Reviewed by Tony Villecco
Tenor Raul Melo offered an extremely attractive and diverse program of songs and arias last Saturday (Oct. 9) at Binghamton University’s Anderson Center as part of the annual Homecoming/Alumni weekend on campus. Melo, a former Tri-Cites Opera Resident Artist who received training at TCO and BU, has gone on to have an international career on the world’s operatic stages, including the Metropolitan Opera.
Melo has a big voice, make no mistake. His tone is burnished and dark, often sounding more like a baritone. But when the music propels him into his upper register, it is a silvery, clean and lovely top, though not as rich as the middle voice. There were a few moments where the voice had a sense of tightness or holding, but this dissipated as the evening proceeded. His timbre is nonetheless, unique.
Opening with two Scarlatti songs, he then offered “Air de Faust” from “La damnation de Faust” by Berlioz, an incredibly rich and seductive aria. Melo took full advantage of the composer’s intent to display both passion and introspection. It made one wish that this underperformed opera could make its way back into the regular repertoire of regional houses more often. Then again, how many tenors do we have today who can sing this demanding music?
Clearly, one of the most memorable set of songs was the “Petrarch Sonnets” by Liszt. One may think of Liszt as a composer for piano only, but he wrote an impressive canon of vocal literature. Melo had ample opportunity to ply his vocal and interpretive skills with these rich, melodious and oftentimes, dramatic musical lines. Occasionally Melo’s top seemed “covered,” which hindered the tenor’s vocal freedom. This was, I should point out, only on occasion and did not take away from the overall marvelous singing of these songs.
One must note his most excellent accompanist, Michael Recchiuti. Clearly Liszt wrote these with not only the voice in mind, and they were as much a showpiece for the pianist. Recchiuti was technically phenomenal. Audiences sometimes are oblivious to the work and skill it takes to have this good of a vocal accompanist — one who has to not only anticipate the singer’s every phrase, but to practically breathe with them as well. Melo has found an amazing partner.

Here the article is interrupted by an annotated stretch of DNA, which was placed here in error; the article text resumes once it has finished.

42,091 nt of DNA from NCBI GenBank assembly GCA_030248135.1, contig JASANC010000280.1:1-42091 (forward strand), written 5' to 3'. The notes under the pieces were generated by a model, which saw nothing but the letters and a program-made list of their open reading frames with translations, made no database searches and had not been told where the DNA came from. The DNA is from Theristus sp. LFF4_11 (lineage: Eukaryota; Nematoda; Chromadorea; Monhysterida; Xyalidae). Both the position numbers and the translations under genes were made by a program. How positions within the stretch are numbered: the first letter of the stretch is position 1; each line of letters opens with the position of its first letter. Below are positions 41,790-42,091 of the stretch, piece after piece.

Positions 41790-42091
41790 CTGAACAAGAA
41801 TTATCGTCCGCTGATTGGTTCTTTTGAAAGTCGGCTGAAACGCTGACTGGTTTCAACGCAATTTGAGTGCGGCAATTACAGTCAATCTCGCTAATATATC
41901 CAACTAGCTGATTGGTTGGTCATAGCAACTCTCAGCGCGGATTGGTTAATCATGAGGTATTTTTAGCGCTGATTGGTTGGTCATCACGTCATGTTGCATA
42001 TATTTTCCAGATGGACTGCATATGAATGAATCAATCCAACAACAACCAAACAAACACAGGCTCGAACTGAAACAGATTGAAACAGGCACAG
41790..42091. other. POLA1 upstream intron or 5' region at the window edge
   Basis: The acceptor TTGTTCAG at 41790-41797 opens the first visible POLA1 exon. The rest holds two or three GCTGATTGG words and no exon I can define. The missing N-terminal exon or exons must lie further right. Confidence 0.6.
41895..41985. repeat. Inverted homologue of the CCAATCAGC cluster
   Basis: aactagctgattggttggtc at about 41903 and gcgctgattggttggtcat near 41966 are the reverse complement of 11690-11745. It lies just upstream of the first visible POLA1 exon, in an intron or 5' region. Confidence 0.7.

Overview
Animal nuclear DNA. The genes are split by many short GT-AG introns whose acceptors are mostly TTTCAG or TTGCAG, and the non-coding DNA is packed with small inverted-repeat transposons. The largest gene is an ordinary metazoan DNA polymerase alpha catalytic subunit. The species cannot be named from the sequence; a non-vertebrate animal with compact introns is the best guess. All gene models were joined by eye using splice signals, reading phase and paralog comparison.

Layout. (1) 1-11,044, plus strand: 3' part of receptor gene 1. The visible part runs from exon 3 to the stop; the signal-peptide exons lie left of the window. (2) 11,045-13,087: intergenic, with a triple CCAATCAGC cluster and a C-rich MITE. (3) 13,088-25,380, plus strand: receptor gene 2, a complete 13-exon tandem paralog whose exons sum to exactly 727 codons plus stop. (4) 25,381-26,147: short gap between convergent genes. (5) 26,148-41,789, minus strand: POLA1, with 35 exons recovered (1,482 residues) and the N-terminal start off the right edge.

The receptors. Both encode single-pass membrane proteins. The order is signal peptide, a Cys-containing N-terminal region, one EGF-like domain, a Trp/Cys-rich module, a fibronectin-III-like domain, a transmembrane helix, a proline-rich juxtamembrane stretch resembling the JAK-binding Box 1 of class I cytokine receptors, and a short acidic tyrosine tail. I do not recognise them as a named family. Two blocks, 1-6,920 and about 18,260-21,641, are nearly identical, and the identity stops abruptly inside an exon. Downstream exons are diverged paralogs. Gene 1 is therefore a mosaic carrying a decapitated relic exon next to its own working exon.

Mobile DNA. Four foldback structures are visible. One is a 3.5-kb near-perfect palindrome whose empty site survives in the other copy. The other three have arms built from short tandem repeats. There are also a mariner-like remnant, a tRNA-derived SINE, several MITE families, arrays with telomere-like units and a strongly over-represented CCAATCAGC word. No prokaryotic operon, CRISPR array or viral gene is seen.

I had not been familiar with Gisela Hernandez, a 20th century composer, but that changed on Saturday night. Although there is the notion that “modern” music is often dissonant or monotonous (sorry, everyone, but I personally think of Philip Glass), Hernandez offered melodious and lively songs, instantly likable. With them, Melo was much more exposed vocally but these pieces were a showcase for his upper register. In addition, she wrote some titillating arpeggios for the pianist who played them with a flourish.
Melo closed the program with four songs by Joaquin Turina (delightful, I may add) and, of course, two of the meatier Verdi arias which were probably what the audience had been waiting for. Melo is indeed a talented and moving artist. The one frustrating thing was such a lack of attendance. Perhaps due to music lovers’ other commitments or lack of publicity, the Concert Theater was embarrassingly empty. For such a talent one would have hoped for a larger turnout, though those in attendance were extremely generous in their admiration for this wonderful concert.